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“A clash of ignorances” – relief aid and the Arab and Islamic world

[Iraq] The Iraqi Red Crescent has resumed work in the capital though it is keeping a low profile for security reasons. [Date picture taken: 01/22/2007] Afif Sarhan/IRIN
The Iraqi Red Crescent resumes work in the capital

In its ongoing bid to promote a multilateral and coordinated approach to global aid provision, the United Nations is making a concerted effort to reach out to Arab and Muslim countries. In doing so, senior UN officials have drawn on the parallels that exist in the centuries-old tradition of charity in Islam and the modern humanitarian values of the global body.

“We respect the tradition,” Rashid Khalikov, director of the New York office of the UN Office for the Coordination of Humanitarian Affairs (OCHA), told IRIN in a telephone interview from Doha, Qatar. Khalikov said that achieving better “confidence” between the UN’s humanitarian actors and governments, NGOs and the Red Crescent in the Muslim world is an important objective for the UN’s humanitarian agencies and OCHA.

However, while humanitarian relief funded by Middle Eastern and Muslim countries has common goals to “western” and multilateral relief, it is often underreported and “both sides are losing” from a lack of coordination, information sharing and confidence, he said.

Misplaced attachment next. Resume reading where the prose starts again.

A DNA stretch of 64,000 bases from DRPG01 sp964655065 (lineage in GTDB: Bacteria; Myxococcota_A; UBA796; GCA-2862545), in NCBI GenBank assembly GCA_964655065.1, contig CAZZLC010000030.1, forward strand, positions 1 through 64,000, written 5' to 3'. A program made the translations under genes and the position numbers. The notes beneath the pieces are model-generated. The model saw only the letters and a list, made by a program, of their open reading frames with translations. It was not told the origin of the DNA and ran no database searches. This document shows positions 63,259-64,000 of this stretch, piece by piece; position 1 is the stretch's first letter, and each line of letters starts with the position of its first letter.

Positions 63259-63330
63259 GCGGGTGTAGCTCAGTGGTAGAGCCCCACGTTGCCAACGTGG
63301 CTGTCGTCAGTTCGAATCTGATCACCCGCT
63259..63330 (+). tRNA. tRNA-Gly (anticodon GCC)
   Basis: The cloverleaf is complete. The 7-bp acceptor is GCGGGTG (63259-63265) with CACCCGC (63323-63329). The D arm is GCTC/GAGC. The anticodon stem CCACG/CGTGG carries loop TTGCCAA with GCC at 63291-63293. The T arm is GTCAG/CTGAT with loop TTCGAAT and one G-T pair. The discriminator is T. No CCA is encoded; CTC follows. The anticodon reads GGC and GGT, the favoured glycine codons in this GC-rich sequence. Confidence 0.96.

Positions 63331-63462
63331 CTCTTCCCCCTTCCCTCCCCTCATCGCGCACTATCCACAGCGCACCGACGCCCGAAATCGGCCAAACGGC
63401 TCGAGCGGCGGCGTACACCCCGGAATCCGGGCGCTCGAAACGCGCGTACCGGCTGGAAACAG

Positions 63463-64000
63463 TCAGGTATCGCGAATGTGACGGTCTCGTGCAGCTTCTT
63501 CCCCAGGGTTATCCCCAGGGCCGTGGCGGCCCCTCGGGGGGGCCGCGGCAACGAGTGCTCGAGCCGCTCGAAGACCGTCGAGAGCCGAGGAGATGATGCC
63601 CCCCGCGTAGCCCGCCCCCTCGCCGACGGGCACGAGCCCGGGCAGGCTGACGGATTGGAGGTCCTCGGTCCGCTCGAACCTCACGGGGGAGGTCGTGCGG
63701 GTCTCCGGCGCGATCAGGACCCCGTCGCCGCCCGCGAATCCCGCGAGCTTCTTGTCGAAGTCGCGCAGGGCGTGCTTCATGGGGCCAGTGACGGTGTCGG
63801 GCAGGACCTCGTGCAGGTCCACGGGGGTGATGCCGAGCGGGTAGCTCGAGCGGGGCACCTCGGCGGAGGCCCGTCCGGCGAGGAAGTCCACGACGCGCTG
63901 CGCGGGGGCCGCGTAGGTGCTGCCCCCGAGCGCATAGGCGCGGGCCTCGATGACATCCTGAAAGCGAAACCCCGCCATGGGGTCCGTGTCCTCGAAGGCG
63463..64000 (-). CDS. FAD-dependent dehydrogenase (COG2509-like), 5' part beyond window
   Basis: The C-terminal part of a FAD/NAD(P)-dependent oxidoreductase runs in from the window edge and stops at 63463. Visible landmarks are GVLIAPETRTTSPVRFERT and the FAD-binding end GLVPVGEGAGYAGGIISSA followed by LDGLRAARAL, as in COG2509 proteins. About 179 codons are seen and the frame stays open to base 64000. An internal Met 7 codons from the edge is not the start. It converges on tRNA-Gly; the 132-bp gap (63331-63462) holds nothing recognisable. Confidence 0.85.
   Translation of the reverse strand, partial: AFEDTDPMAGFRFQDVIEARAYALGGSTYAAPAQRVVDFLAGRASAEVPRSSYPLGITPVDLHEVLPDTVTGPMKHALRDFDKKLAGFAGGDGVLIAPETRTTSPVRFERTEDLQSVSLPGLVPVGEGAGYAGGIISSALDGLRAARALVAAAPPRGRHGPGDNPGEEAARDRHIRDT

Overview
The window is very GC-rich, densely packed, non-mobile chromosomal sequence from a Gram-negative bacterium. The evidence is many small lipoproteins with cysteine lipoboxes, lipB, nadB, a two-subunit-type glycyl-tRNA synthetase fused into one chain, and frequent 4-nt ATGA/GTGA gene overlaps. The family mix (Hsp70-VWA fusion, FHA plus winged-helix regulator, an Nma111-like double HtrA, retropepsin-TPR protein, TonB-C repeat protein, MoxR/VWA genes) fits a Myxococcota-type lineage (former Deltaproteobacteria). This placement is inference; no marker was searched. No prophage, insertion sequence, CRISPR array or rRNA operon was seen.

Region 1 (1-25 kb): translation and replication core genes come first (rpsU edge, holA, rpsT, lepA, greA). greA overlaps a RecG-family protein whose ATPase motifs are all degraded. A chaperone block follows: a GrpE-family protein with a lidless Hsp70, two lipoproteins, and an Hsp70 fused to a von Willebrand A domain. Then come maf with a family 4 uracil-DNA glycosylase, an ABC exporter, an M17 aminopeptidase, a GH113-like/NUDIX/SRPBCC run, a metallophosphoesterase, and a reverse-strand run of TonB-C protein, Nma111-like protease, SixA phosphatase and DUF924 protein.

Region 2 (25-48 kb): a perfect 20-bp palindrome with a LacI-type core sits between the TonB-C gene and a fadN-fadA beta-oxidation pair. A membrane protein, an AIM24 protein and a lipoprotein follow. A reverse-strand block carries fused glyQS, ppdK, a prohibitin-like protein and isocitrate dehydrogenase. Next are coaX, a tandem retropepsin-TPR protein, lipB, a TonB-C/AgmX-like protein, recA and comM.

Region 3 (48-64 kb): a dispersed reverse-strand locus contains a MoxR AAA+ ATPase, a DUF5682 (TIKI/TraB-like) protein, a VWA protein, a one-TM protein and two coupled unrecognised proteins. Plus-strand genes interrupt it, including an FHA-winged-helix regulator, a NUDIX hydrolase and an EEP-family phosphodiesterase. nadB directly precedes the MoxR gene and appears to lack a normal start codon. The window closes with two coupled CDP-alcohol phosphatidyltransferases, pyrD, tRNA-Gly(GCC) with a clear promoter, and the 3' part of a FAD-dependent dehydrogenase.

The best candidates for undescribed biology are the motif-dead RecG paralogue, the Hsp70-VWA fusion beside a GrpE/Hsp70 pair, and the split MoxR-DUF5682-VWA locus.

Arab and Muslim nations represent a powerful and influential global community. The Organisation of the Islamic Conference (OIC) is the second largest international organisation after the UN and has a permanent delegation at the UN headquarters in New York. It groups 57 mostly Islamic nations in the Middle East, North, West, East and Southern Africa, Central Asia, Europe, Southeast Asia, the Indian subcontinent and South America. The 22 members of the Arab League are all members of the OIC.

''There is a set of universal principles of charity that all religions profess.''
OCHA’s Khalikov welcomed diversity in humanitarian relief mechanisms but called for coordination. “The overall objective is that assistance reaches as many beneficiaries as possible in the most efficient way,” he said.

Generosity is not recorded

He added that Muslim governments, which make contributions to an estimated 100 countries around the world, do not always report their donations to OCHA’s Financial Tracking System (FTS), a central database of humanitarian donations. This means “the generosity is not recorded”, Khalikov said, adding that coordination on the ground could be improved on both sides.

During a mission to Saudi Arabia and Qatar, the latest in a series of initiatives over three years to “strengthen cooperation”, Khalikov said there was no clash of cultures, but a “clash of ignorances”, and that mutual understanding and cooperation was improving. He noted an “amazing” concordance between Islamic charitable values and the guiding principles of modern international humanitarian action, such as compassion, solidarity, selflessness and protection of civilians.